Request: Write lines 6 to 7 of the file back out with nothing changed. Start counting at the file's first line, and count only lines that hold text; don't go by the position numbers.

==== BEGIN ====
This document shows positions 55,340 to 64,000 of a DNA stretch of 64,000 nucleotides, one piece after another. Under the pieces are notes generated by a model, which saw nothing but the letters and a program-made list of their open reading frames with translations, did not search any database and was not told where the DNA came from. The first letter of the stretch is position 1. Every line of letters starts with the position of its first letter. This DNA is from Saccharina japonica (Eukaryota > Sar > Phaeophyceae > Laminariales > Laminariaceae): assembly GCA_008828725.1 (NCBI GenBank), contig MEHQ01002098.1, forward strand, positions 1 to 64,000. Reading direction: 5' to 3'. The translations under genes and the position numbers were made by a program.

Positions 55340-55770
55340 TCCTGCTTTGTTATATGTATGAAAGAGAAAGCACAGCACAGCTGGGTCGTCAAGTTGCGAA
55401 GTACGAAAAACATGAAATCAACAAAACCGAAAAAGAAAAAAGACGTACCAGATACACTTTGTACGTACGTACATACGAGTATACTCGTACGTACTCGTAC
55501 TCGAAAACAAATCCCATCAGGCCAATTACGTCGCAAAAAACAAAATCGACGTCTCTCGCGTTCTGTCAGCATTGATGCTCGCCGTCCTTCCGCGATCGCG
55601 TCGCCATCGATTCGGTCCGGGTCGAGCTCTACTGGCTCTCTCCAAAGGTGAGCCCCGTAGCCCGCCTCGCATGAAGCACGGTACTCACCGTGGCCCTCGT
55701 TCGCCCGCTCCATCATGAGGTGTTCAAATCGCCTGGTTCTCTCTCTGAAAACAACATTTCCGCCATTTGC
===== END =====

55601 TCGCCATCGATTCGGTCCGGGTCGAGCTCTACTGGCTCTCTCCAAAGGTGAGCCCCGTAGCCCGCCTCGCATGAAGCACGGTACTCACCGTGGCCCTCGT
55701 TCGCCCGCTCCATCATGAGGTGTTCAAATCGCCTGGTTCTCTCTCTGAAAACAACATTTCCGCCATTTGC